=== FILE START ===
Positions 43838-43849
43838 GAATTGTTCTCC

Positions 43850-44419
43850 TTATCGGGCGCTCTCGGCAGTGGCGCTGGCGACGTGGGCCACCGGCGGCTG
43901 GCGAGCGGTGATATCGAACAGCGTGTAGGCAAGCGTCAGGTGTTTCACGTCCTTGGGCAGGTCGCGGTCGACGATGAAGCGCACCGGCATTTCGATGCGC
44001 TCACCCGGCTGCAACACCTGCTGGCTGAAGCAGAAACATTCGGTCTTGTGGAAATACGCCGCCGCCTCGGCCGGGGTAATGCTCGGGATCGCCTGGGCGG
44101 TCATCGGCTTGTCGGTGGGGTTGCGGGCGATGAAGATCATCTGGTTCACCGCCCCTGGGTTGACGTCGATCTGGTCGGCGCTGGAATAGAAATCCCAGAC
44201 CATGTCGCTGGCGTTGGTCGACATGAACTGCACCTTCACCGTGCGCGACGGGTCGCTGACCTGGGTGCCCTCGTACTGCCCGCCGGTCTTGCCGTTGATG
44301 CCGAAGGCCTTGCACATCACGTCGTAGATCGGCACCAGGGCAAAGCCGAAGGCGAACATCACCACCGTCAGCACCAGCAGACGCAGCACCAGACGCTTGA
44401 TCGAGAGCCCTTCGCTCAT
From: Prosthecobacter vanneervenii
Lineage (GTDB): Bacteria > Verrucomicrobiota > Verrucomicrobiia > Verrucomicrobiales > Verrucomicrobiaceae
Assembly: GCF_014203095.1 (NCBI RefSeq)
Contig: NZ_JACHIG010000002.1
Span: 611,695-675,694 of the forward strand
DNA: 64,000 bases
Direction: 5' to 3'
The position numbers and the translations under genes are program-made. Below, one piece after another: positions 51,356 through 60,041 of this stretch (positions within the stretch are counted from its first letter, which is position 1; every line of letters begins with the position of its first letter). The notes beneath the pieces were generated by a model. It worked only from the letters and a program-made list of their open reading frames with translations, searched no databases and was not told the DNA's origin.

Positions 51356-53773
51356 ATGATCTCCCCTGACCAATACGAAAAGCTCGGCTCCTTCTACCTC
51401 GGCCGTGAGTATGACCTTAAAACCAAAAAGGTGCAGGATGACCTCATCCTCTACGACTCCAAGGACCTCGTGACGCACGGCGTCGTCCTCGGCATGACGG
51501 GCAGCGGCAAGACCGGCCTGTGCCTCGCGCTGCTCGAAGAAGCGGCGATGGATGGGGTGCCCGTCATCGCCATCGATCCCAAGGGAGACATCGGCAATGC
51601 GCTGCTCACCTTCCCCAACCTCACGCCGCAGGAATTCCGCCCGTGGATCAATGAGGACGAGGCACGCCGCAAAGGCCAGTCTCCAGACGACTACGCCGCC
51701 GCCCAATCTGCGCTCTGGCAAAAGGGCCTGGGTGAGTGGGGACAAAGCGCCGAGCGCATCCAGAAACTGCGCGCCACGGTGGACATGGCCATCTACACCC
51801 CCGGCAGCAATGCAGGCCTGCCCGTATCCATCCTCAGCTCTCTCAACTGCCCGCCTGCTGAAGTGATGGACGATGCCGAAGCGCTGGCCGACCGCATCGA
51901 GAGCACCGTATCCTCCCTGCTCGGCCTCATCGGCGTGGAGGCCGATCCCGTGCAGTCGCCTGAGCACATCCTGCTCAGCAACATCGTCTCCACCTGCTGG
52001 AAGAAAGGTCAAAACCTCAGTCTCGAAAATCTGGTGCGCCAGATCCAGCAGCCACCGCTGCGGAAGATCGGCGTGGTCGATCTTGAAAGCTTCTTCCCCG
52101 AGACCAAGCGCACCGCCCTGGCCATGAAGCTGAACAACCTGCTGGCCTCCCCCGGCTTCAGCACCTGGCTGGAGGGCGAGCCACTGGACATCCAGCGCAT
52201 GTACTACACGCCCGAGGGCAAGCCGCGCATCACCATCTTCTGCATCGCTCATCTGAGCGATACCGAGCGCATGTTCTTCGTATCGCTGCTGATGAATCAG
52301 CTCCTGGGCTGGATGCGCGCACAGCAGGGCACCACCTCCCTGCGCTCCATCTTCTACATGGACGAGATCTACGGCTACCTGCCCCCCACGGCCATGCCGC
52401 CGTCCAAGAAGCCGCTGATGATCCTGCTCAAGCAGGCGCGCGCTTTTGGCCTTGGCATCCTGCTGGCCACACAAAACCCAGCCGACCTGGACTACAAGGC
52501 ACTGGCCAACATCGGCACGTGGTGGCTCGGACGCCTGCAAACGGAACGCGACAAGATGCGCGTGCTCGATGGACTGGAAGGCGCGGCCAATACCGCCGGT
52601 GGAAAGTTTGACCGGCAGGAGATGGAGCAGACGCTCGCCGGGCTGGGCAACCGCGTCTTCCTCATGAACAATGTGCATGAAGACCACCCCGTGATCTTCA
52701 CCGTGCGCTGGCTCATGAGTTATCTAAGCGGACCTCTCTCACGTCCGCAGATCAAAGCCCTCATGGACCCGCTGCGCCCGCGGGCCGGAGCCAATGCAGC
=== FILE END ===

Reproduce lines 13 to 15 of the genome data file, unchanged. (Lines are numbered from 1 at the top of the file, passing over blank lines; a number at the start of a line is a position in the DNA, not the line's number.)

Assembly: GCF_014203095.1 (NCBI RefSeq)
Contig: NZ_JACHIG010000002.1
Span: 611,695-675,694 of the forward strand